Accessibility Notice

    All Products








    Preventing Gastric Reflux

    When we eat, we like our food to stay on its natural course of digestion. Sometimes, though, it doesn’t work that way...and gastric reflux can occur.  

    “Reflux refers to when whatever is in your stomach, often something acidic, flows backwards up into the esophagus and causes trouble in the process,” says gastroenterologist Will Bulsiewicz, MD, author ofFiber Fueled (Avery).

    Reflux can show up in many ways. “The classic symptom of reflux is heartburn, but one could also have a sour taste in the throat, regurgitation of food, difficulty or pain with swallowing, chest tightness, cough, nausea, hiccups, sore throat, voice change or wheezing,” notes Bulsiewicz.

    Reflux-Inducing Foods

    What shouldn’t you eat if you’re prone to reflux?

    Bulsiewicz offers a simple notion: “The general rule is that if the food is fun, you probably shouldn’t be eating it.” He adds that you should limit spicy, acidic, fried and high-fat foods, and “of course, alcohol and tobacco should be avoided. Chocolate can exacerbate reflux for some.”

    Other foods you should steer clear of are white flour, bread, pasta, pizza, onions, peppermint and citrus, according to Inna Lukyanovsky, PharmD, FASCP, author of the self-publishedDigestive Reset. She also recommends avoiding carbonated drinks, cooked tomato sauce (especially the canned variety) and foods that are sugary or salty.

    Foods That Can Help Ease Reflux

    On the other hand, “some foods can feel comforting and are used to help with reflux,” says Lukyanovsky.

    Bananas, for example, are a low-acid fruit that “can help those with acid reflux by coating an irritated esophageal lining,” Lukyanovsky says. “Green vegetables are a great option since they are naturally alkaline foods.” Some people find that oatmeal helps, while others feel better eating yogurt.

    In general, eating more plants is a good idea. Bulsiewicz citesone study which “found that a plant-based diet was as effective as medication for the treatment of acid reflux.”

    Fighting Reflux with Fiber

    One advantage of a plant-based diet: It’s full of fiber.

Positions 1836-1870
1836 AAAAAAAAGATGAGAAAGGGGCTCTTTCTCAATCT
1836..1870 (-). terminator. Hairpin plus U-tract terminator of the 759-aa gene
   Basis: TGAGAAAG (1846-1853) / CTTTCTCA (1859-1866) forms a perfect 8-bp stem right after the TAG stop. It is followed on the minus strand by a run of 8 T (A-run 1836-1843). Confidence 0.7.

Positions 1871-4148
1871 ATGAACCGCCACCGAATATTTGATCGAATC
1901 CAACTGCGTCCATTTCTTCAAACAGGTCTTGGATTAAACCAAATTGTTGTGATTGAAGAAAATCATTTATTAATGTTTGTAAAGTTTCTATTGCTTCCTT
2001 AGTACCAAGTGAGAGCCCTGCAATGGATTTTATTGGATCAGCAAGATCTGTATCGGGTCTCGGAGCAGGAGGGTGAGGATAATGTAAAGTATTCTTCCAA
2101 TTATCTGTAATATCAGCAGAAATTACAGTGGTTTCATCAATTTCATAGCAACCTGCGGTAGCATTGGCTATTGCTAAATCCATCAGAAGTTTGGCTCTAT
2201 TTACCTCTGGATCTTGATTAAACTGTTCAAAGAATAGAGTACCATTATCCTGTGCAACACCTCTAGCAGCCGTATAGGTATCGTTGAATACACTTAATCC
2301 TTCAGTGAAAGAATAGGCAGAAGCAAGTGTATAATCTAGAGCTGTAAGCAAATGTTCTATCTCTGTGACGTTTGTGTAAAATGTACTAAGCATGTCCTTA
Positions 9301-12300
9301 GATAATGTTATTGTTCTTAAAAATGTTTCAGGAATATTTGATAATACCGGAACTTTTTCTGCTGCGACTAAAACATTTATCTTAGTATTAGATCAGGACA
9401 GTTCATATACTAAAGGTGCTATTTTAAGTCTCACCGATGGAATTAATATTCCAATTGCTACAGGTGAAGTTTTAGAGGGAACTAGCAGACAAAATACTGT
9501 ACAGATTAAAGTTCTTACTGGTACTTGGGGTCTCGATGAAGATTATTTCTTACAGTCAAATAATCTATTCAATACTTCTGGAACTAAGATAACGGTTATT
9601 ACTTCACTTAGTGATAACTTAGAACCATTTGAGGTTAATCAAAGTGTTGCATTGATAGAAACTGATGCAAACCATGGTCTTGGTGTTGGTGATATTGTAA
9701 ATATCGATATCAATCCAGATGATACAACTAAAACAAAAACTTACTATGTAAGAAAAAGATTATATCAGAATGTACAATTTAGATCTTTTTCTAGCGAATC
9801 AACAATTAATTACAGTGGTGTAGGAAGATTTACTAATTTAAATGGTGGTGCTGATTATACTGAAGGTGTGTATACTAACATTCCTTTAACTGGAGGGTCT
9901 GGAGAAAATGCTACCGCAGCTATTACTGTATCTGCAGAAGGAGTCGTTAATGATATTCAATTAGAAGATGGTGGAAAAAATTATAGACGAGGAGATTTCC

“To prevent and reverse acid reflux, we want more fiber, and the best place to get it is from whole plant foods: fruits, vegetables, whole grains, seeds, nuts and legumes,” says Bulsiewicz.

    What’s more, onestudy showed that consuming 5 grams of psyllium husk three times a day not only improved acid reflux but also led to better esophageal function and reduced acid exposure.

    “We live in a society where 97% of us aren’t getting the minimal daily standard for fiber,” Bulsiewicz notes.

    Other Ways to Prevent Reflux

    One of the most important actions you can take to prevent reflux is to have an early dinner—four hours before bedtime, if possible, according to Bulsiewicz. While eating, Lukyanovsky suggests chewing your food slowly.

    What’s more, Lukyanovsky cautions, “Do not skip breakfast. Coffee is not breakfast.”

    Exercise can also help. Lukyanovsky recommends spinal twists “to help with peristalsis and the digestive process.” She notes that walking before meals can help with reflux issues, but don’t walk or exercise immediately after eating.

    Lukyanovsky also advocates doing yoga for stress relief; breathing exercises and meditation may also help in that regard.

    When it’s time to go to sleep, Bulsiewicz says that “elevating the head of the bed can be of some benefit. Usually propping up on pillows isn’t enough; you have to actually wedge under the mattress to get the elevation necessary so that gravity plays in your favor.”


    The information in this blog is provided for educational purposes only and is not a substitute for consultation with a doctor or qualified healthcare professional. Consultation with a doctor or qualified healthcare practitioner is strongly advised, before starting any regimen of supplementation, a change in diet or any exercise routine. Individuals who engage in supplementation to promote health, address conditions or support any structure or function of the body assume all risks. Women who are pregnant, especially, should seek the advice of a medical doctor before taking any dietary supplement and before starting any change in diet or lifestyle. Descriptions of herbs, vitamins, nutrients or any ingredients are not recommendations to take our products or those of any other company. We are not doctors or primary-source science researchers. Instead, we defer to the findings of scientific experts who conduct studies, as well as those who compile and publish scientific literature on the potential health benefits of nutrients, herbs, spices, vitamins or minerals. We cannot guarantee that any individual will experience any of the health benefits associated with the nutrients described. Natural Organics will not be held liable for any injuries, damages, hindrances, or negative effects resulting from any reliance on the information presented, nor will Natural Organics be held accountable for any inaccuracy, miscalculation or error in the scientific literature upon which the information provided is based.

    Like this article? You’ll love our weekly newsletter
    sign up here!

    **These statements have not been evaluated by the Food and Drug Administration. This product is not intended to diagnose, treat, cure or prevent any disease.

    related articles icon


    white lightbulb on green background